State-By-State Hay Summary

Colorado—In the Oct. 20 report, compared to last report, trade activity moderate on very good demand for horse hay markets. Prices steady on horse hay. Few trades on feedlot hay with active bids yielding little interest as growers holding hay to see where the markets go. According to the NASS Colorado Crop Progress Report for the week ending Oct. 16, fourth cutting alfalfa harvested is 66%. Stored feed supplies were rated 10% very short, 30% short, 54% adequate, and 6% surplus.

Missouri—In the Oct. 20 report, compared to last report, the supply of hay is light to moderate and demand is moderate and prices mostly steady. The growing season officially came to an end with record setting lows and a hard freeze this week. Several producers in the state are already feeding hay and some have been for a bit. Drought conditions continue to worsen and in some of the driest areas there is concern about water supplies now.

Nebraska—In the Oct. 20 report, compared to last week, trade activity light in the Platte Valley, western, and eastern Nebraska regions. Trade inactive in central Nebraska this week. There was no change on ask prices for ground alfalfa, alfalfa pellets, and corn stalks. Good to premium alfalfa in western Nebraska sold $5 lower than last week with no change in ask prices for ground alfalfa. Prices firm on alfalfa and prairie hay in this region. In eastern Nebraska, ask prices for dehydrated alfalfa pellets remains unchanged.

Oklahoma—In the Oct. 14 report, some would say this is the “perfect storm” for buyers and sellers of hay. From the supply and demand to the drought, and the cost to produce, or buy the hay. This is the perfect storm that we as agriculturalists are trying to find different ways to get through these times. Hay is continuing to move with some suppliers in the site of running out of hay already. Next report will be released Oct. 28.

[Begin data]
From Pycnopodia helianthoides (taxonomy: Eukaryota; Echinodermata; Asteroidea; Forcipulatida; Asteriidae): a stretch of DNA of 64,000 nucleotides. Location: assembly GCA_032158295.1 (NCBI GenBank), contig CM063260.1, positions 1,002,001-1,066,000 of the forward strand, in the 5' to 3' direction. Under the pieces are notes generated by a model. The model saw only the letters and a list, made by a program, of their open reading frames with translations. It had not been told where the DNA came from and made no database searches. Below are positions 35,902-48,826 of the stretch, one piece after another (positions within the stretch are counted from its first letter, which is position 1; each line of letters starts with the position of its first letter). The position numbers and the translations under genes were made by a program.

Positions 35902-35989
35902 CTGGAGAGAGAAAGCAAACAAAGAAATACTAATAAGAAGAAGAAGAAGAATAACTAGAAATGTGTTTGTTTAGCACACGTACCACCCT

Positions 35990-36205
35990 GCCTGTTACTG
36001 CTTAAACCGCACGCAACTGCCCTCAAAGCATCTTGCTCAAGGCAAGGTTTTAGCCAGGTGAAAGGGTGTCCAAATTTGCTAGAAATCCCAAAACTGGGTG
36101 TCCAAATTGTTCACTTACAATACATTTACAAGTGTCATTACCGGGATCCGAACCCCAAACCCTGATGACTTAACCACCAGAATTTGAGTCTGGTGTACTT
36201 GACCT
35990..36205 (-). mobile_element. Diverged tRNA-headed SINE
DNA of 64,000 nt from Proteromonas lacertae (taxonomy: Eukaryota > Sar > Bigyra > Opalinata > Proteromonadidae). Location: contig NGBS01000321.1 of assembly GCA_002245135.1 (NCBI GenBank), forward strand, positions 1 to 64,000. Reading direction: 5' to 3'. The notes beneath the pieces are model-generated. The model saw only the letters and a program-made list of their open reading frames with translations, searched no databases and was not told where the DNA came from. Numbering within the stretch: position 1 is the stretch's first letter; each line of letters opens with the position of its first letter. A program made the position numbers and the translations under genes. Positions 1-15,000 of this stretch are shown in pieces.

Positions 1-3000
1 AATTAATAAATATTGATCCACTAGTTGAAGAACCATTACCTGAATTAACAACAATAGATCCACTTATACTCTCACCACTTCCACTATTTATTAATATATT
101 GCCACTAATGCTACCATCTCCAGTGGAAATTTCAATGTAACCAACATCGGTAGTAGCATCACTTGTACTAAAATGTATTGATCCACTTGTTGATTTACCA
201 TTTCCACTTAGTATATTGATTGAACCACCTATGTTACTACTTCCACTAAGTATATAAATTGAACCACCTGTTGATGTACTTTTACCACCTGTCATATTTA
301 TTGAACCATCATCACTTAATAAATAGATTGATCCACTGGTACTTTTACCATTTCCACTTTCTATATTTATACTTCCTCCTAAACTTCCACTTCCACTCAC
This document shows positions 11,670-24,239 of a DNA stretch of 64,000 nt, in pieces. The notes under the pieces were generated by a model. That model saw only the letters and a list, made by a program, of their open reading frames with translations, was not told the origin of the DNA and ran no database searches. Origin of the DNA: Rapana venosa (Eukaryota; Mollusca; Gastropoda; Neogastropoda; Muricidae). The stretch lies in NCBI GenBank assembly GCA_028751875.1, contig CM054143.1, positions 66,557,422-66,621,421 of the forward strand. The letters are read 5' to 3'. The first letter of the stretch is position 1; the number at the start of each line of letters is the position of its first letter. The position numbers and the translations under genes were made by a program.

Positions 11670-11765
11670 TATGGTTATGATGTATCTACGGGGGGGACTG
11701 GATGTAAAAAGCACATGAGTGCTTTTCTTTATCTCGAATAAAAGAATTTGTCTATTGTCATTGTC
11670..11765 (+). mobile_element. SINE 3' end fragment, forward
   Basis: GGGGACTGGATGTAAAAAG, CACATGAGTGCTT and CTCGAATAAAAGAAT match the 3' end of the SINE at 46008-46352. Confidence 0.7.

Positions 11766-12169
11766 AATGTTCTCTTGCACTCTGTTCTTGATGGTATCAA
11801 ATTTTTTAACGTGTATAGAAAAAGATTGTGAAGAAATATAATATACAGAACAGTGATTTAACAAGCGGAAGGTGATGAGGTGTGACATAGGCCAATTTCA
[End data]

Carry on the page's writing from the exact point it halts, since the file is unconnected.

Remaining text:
Texas—In the Oct. 14 report, compared to the last report, hay prices are steady to firm in all regions. Hay demand is mostly moderate to good. Wheat has been planted across much of the state and has begun to emerge in places that had good subsoil moisture. However, more precipitation is needed to setup a good root base. In many regions cattle are still moving to the sales earlier than expected, and cull cow numbers are still higher than in years past. Next report will be released Oct. 28.

New Mexico—In the Oct. 21 report, compared to last week, alfalfa hay prices steady. Trade active, demand very good. The southern part of the state is in the sixth cutting and southeast are done with their sixth cutting. Cooler temperatures and rain reported across New Mexico. Heavy rain early in the week slowed progress across the state. The hay season is near the end as temperatures are cooling off.

South Dakota—In the Oct. 21 report, compared to last week, alfalfa hay steady. Very good demand for all classes and types of hay. As the growing season is complete hay growers report much lighter inventories than in year’s past. There were many factors that produced this result. Spring calves are arriving in feedyards and in need of high quality grass hay to get them started on feed. Corn harvest is taking center stage as the weather is warm and the ground is dry and producers working to get their harvest finished as quickly as possible. Beef cows starting to be turned out on corn stalks, giving them much needed forage and keeping them from needing to feed hay.

Wyoming—In the Oct. 20 report, compared to last week, good alfalfa sold $9 lower on a light test in western Wyoming. Eastern Wyoming hay prices remain unchanged on a light test. Alfalfa cube prices remain unchanged this week. Producers in western Wyoming were finishing up haying this week. Trade inactive in central Wyoming. Per NASS, corn for silage is 95% completed with no comparison to this time last year. Corn combined is at 4%, compared to 17% last year. Dry edible beans 87% harvested compared to 95% last year. Sugarbeets 66% done compared to 52% last year.

Montana—In the Oct. 21 report, compared to last report,  hay sold generally steady. Demand for hay is mostly moderate to good for mostly moderate offerings. Ranchers continue to buy hay for winter needs. Interest remains high from ranchers as many are starting to sell their calves and have disposable income to spend on hay. Hay continues to move west out of the Dakotas and into Montana. Much of that hay is running $230-$280 delivered into Montana. Much of this hay is selling along the highline and northern rocky mountain front, where the drought was the worst. Many western producers have wrapped up third cutting as rain and or snow is forecasted for much of the weekend. Demand for straw remains good as many producers are grinding it and adding it to help lower the cost of rations.